Below, a little look at a sidebar running in issue 1.2, next to Pierre Marchand’s piece about his first time setting a book in Scribus.
Executing commands in the command line
No matter what operating system you’re using, you’ve got a command-line interface at your disposal. If you’re of a certain age, you may remember fiddling around a little with MS-DOS. Even if you never did, don’t worry about it. The command line is friendlier than you may think.
Now, because we’re all designers here, chances are good you’re using a Mac. Or, if you’re like us, Linux. The tips and commands listed below work just fine for both. If you try them in MS-DOS (under Windows), your computer may explode. We’re not quite sure, really.
Open a terminal:
On a Mac: Crack open your Applications folder and go to Utilities. There’s a program there called Terminal. Open it.
On Linux: Normally under your Accessories or System menu, you’ll find something called Terminal. Open it.
Get to the right place:
If you’ve downloaded a book from Project Gutenberg, hopefully as a plain text file (something ending with .txt), great. If not, go back and do that. But make sure to take note of where you’ve saved it.
When you opened Terminal, it should have started you up in your home directory. To make it easier to find where you’re going, open up your file browser (Finder on a Mac, or on most kind of Linux, just double click on the icon for your home directory). Navigate to where you put your file. Now, take a look at the path leading up to that. For example, if you left it in your Downloads directory, chances are good that it’ll only be one directory past home.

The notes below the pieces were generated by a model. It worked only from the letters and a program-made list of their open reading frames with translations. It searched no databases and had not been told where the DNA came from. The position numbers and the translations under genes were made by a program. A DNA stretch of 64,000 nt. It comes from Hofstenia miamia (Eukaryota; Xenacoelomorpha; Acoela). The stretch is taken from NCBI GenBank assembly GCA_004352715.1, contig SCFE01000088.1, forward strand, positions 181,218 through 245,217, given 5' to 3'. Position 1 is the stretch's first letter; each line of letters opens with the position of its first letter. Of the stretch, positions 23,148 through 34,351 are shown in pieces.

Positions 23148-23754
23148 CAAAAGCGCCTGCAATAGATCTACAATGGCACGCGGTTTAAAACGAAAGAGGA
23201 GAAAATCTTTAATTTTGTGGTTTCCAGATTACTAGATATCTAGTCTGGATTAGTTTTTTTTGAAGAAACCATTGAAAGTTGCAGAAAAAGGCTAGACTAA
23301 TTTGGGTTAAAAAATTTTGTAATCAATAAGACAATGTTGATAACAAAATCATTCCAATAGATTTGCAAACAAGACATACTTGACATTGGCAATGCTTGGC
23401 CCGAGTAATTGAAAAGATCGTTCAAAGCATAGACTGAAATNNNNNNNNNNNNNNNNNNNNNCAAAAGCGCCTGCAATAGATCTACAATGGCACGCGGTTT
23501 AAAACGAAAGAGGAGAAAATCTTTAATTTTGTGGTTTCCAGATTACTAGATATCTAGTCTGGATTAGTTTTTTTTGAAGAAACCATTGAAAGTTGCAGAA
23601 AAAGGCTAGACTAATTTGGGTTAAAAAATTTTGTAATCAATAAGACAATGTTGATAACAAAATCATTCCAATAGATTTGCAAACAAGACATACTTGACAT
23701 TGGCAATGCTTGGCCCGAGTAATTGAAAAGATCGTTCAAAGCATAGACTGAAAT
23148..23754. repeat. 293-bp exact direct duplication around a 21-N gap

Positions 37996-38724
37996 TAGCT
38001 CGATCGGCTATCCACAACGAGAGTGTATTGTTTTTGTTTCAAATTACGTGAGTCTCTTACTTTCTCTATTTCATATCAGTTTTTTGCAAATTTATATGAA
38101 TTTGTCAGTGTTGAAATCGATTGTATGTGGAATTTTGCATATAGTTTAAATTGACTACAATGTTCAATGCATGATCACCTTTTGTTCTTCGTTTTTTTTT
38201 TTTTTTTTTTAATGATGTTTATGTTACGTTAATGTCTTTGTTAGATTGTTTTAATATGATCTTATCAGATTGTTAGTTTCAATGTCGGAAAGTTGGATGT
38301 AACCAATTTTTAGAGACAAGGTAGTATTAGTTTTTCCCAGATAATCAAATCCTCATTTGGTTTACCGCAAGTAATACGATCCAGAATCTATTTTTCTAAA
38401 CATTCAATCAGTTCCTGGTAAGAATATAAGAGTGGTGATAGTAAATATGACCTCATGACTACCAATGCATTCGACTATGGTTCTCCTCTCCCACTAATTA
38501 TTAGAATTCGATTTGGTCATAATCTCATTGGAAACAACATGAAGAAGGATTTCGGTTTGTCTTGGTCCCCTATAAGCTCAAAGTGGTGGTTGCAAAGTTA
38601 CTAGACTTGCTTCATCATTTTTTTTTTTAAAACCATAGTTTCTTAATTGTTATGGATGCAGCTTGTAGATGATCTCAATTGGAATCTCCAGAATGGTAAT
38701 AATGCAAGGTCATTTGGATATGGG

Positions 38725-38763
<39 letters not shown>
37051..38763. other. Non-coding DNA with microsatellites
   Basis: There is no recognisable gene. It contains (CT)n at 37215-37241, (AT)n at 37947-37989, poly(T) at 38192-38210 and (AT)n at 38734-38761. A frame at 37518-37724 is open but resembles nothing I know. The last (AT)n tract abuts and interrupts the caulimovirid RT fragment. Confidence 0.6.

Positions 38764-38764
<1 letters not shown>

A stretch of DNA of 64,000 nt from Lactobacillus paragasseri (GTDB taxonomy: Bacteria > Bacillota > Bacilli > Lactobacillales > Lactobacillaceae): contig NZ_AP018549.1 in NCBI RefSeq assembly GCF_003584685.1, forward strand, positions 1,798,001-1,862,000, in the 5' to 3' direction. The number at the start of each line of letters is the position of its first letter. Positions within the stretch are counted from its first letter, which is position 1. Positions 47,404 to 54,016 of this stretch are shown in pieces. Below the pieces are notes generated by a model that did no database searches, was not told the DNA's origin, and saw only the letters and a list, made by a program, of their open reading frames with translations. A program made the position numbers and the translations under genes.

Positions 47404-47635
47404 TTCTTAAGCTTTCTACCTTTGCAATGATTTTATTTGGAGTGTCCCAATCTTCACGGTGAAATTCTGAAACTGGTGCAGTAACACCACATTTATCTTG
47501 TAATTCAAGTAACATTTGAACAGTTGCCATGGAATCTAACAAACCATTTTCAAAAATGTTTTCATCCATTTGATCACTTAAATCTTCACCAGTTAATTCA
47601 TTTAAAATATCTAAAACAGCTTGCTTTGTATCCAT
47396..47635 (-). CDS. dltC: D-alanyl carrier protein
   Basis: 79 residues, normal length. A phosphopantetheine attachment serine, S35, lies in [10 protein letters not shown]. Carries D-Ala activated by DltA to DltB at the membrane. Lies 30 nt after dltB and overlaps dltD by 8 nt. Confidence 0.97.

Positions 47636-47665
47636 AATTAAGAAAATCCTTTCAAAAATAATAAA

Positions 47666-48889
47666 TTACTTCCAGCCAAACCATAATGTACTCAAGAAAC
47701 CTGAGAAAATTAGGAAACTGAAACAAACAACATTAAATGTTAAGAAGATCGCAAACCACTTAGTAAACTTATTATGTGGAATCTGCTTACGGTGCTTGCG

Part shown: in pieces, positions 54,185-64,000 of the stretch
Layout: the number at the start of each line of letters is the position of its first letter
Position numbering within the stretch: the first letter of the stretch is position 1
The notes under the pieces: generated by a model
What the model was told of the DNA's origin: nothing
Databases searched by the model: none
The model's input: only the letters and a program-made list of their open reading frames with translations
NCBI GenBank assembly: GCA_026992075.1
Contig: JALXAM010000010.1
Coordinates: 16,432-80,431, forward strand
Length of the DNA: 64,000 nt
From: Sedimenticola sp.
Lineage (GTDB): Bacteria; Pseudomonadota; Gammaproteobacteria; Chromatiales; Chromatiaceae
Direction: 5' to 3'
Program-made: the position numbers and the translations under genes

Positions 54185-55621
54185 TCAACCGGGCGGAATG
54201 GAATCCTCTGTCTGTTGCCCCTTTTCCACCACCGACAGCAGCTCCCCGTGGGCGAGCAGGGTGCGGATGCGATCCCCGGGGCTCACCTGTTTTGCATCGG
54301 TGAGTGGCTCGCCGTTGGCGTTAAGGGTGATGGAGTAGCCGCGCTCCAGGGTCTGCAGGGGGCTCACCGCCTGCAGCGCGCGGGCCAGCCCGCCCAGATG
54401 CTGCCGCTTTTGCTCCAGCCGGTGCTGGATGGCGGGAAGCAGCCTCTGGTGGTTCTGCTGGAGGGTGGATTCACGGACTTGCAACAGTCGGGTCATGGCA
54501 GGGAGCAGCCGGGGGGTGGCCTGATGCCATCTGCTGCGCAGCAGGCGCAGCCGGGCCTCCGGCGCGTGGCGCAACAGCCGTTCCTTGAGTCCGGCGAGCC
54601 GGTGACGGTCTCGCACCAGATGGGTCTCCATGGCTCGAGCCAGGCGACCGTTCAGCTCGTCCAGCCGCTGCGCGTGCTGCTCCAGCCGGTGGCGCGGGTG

Once you have an idea of where you’ve put your file, go back to the Terminal. To change directories (because that’s what you’re about to do, unless you’ve left the file in your home directory), you’re going to use the cd command. It allows you to (yes!) change directories. Let’s say you’ve left your file in the Downloads directory. In your terminal, you’d type “cd Downloads” (without the quotation marks). That would take you to your Downloads directory. If, in the Downloads directory, you happened to have another directory, this one called books, for example, you’d then go “cd books” (note that it’s case sensitive).
Now, we’re in our fictional home/Downloads/books directory. Let’s take a look at what’s there. To get a list of the contents of a directory, just type “ls” while you’re in the directory you want to look at. It’ll turn up a list of all the files and directories contained within that directory. If you’ve gotten to the right place, ls should show you the book you’ve downloaded.
Running the script:
Now you can run the script mentioned in the article. Just copy it and paste it into your terminal. Or, if you’re reading this in print, type it. Heck, type it in regardless, just for practice!
perl -n -e ‘s/(\S)\r\n/\1 /ms; print $_;’ original.txt > withoutlinebreak.txt
Of course, you’ll want to change “original.txt” to reflect the actual file name of the book you downloaded. Then, hit Enter. If all goes well, the next time you do an ls, you’ll find a new file, called “withoutlinebreak.txt” which will be the book you downloaded, without linebreaks and ready to be conveniently typeset in Scribus.
While this may seem like a lot of complicated steps, once you get used to it, you’ll find that it’s easy, convenient and fast. And it’s just the beginning of what you can do with the command line.
And I’ll add an easy, convenient and fast method of opening terminal on Linux boxes:
Install a drop-down terminal accessible via a hotkey.
Yakuake (KDE), Tilda (Gnome), Guake (Gnome), Yeahconsole and one for Mac: Visor.
Of course all those linux ones are usable in any wm, I personally run Yakuake on gnome and xfce desktops.